Worse still are the added barriers facing the general public, handicapped or not. I know this is a quaint notion, but having direct access to public servants is an important and necessary part of a democracy. I’m so old I remember walking into my local City Hall, knocking on the mayor’s door, and he’d answer himself. By the time I was working as a reporter, a lone receptionist would sit between the lobby and the dozens of public servants working in the cubicle farm behind, an annoying but perhaps necessary intermediary if only for navigation purposes.
For most of my reporting career in Halifax, I could pick up the phone and call the director of planning or the manager of the Public Gardens or whoever, and we’d have a nice discussion about whatever it is I was writing about. That direct and honest communication ended a few years ago, and now those public servants are safely encased behind a communications wall lest they get off message or speak the truth. If a reporter or anyone else wants to find out what’s going on in city government, you have to deal with propaganda specialists and their castles of bullshit.
And today, a tender has been issued for the installation of glass security doors at the second (main) floor lobby of City Hall, a physical barrier separating we heathens, I mean citizens, from our public servants. They’re not drawing up plans for the invasion of Normandy in there. They’re working for us, doing the important but prosaic work of providing municipal services. They should be accessible and approachable, and not cowering behind security guards and glass doors. What are they afraid of?
I’ll be on the Sheldon MacLeod Show today, on News 95.7, at 4pm.
While I’ve often been a vocal detractor of Government patronage and egregiously over-priced incestuous contracts, I feel for Mr. Shannon who did what any intelligent person would do under the circumstances. Tenders and similar attempts to reign-in outrageous overspending are necessary, but when one pays «peanuts» (and the lowest tender process virtually guarantees that) one gets «monkeys».
Finding the RIGHT person to do specific writing tasks is a most difficult endeavour. I have had the privilege of doing ghost-writing and translations for several prominent institutions in days past. These jobs were NOT «tendered» because the persons requiring the work knew who was «tops» and who was «useless» and everyone in-between.
Depending on what was required — hack-work, or artistry — a decision was often made to pay Top Dollar for an exceptional piece, or the least necessary for some piece «required» but of no particular import.
Sometimes, it PAYS to engage people you KNOW. Trusting an important job to someone you’ve never met can be the genesis of an unmitigated DISASTER.
John Ruskin’s take is particularly appropriate here:
“It’s unwise to pay too much, but it’s worse to pay too little. When you pay too much, you lose a little money – that’s all. When you pay too little, you sometimes lose everything, because the thing you bought was incapable of doing the thing it was bought to do. The common law of business balance prohibits paying a little and getting a lot – it can’t be done. If you deal with the lowest bidder, it is well to add something for the risk you run, and if you do that you will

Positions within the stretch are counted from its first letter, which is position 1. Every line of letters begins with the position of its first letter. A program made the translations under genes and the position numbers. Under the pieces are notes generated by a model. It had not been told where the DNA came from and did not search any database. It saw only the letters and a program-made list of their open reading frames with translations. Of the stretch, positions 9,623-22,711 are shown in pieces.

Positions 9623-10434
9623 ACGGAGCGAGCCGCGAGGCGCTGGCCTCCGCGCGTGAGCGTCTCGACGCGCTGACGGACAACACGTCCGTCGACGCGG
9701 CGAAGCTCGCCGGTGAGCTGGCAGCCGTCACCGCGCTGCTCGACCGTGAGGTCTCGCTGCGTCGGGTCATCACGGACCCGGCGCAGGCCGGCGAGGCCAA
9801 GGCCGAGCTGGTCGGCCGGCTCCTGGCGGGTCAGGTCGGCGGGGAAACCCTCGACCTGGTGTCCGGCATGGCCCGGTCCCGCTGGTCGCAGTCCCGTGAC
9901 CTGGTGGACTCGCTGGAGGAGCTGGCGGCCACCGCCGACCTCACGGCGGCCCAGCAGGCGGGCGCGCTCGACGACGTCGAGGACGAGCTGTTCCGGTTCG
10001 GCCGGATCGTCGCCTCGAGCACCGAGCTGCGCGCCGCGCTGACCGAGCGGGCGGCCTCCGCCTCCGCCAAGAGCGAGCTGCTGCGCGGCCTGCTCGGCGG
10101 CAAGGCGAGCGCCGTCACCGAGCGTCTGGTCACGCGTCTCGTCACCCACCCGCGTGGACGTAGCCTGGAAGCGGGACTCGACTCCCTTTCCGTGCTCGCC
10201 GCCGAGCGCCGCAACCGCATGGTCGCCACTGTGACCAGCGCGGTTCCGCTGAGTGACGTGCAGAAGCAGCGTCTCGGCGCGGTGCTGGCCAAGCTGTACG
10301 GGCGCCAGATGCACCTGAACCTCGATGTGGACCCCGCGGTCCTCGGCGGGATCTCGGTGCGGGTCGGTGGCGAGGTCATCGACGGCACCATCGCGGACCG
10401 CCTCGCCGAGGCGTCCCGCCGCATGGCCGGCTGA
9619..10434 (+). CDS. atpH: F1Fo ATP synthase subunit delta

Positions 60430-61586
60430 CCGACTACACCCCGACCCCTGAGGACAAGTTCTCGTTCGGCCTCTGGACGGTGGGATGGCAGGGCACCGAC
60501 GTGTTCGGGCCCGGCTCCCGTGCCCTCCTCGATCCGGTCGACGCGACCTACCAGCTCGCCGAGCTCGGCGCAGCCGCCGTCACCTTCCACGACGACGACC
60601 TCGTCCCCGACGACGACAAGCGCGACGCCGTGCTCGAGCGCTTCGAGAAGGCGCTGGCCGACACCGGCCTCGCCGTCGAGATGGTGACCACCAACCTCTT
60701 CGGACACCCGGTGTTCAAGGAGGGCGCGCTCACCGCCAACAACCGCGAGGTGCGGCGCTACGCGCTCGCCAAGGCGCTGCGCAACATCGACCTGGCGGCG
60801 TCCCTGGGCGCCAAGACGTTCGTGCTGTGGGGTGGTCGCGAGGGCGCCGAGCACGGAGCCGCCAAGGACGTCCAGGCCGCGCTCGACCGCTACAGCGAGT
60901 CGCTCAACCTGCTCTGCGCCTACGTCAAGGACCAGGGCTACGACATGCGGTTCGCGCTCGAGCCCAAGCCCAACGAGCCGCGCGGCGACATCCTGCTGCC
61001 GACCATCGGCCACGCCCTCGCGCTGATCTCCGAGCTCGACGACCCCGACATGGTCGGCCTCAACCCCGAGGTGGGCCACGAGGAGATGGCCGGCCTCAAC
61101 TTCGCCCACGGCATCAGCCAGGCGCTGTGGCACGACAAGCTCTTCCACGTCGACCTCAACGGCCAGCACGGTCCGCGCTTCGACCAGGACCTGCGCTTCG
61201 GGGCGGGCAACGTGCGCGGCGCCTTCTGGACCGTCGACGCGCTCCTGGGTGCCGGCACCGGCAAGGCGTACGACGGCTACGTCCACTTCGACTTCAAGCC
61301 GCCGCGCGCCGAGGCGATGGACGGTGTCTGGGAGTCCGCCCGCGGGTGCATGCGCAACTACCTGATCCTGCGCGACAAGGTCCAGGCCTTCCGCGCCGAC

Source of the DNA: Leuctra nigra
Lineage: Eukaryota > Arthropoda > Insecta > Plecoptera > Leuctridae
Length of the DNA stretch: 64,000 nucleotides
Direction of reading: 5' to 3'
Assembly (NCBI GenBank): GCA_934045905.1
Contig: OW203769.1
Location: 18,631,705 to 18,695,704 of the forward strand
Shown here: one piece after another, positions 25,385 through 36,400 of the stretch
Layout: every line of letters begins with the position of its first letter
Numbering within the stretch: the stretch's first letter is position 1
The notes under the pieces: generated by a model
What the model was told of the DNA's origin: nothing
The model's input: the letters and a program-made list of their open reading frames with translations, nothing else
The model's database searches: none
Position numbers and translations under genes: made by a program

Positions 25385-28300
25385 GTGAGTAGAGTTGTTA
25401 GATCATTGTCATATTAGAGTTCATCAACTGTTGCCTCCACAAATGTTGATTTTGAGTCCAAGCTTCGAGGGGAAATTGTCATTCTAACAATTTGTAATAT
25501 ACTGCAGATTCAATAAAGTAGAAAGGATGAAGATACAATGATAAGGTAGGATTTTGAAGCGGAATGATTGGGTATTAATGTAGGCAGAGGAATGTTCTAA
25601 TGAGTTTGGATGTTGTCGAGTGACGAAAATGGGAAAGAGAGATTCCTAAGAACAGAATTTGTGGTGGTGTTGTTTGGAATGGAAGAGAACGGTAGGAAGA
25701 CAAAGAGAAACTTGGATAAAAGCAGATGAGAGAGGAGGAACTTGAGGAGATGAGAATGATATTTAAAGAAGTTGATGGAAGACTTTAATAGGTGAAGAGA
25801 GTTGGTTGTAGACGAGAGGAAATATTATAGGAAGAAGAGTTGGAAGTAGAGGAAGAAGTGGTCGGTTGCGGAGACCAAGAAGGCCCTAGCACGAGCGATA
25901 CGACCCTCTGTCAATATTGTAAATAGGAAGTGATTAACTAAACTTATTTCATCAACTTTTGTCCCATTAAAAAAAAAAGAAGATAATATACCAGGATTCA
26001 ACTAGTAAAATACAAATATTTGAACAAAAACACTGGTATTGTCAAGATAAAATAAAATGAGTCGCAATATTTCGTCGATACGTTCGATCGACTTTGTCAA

have enough to pay for something better.”
“… my oratory skills from very good to silver-tongued speaker.” Thanks for the wonderful laugh! Glad I wasn’t drinking coffee when I read that colossal, committed-to-paper display of ego.
The Bunker Mentality is alive and well amongst the HRM troops. However, the installation of «protection FROM the Public» barrier disease has spread almost everywhere, even to many organisations which depend on the Great Unwashed to guarantee a healthy bottom-line. One of the silliest and saddest is the über-remote, über costly, Über-Luxury Bunker-in-the-Boonies abode of the Halifax Regional School Board which jettisoned numerous already-OWNED, and perfectly useful buildings, choosing instead to RENT, at ridiculously-excessive cost, a HIDE-AWAY in the darkest bowels of Burnside, as far as possible from those who might disrupt their peace and quiet. This BUNKER has reserved, video-surveilled, underground parking for those who count, and a remote, walk-miles-uphill to the LOCKED entrance, take-your-chances LOT for the peasants. Arrived at the weather-exposed LOCKED «Public Entrance», and after passing initial interrogation one finds oneself trapped between TWO locked doors while the interrogation continues. Then, once any danger of upsetting the beatific somnulence of the occupants has been eliminated, the second locked door is cautiously opened by a GUARD who will accompany you to your previously alerted destination.
««Children: can we say PARANOIA?»
I don’t deal with school board stuff, so I didn’t know about this. It calls to mind, tho, of the school district in California, which took exactly the tack you’re suggesting: It repurposed a delightfully constructed school from the 1920s into the district offices. It was in a residential neighbourhood near downtown, was easy to get to, and added something to the neighbourhood. You’re right: that could’ve been done here in Halifax, with one or the other of the St. Pat’s, or one of the other closed schools.
I love the Linden Lea Pond. As far as I know it was originally created back in the early 1800s for farm animals to drink from, the barn of that farm still stands, nearby. There was also a stream that used to run down the hill along Old Ferry Road from Maynard’s Lake that must have at one time supplied the pond with fresh water. I’m usually a fan of development in the area but not at all costs…It would be really sad if it were filled in.
Well, one thing we can be sure of, if the «theologically-challenged» developer is part of or has good connections with the CABAL of «developers» whose derrières HRM has been generously powdering for decades, the sky’s the limit.
«« Who wants a bunch of scruffy ducks pooping all over the travertine marble we installed to attract crème-de-la-crème, high-rent tenants… just fill ‘er in, and pave ‘er over for metered parking!»» The SAD REALITY!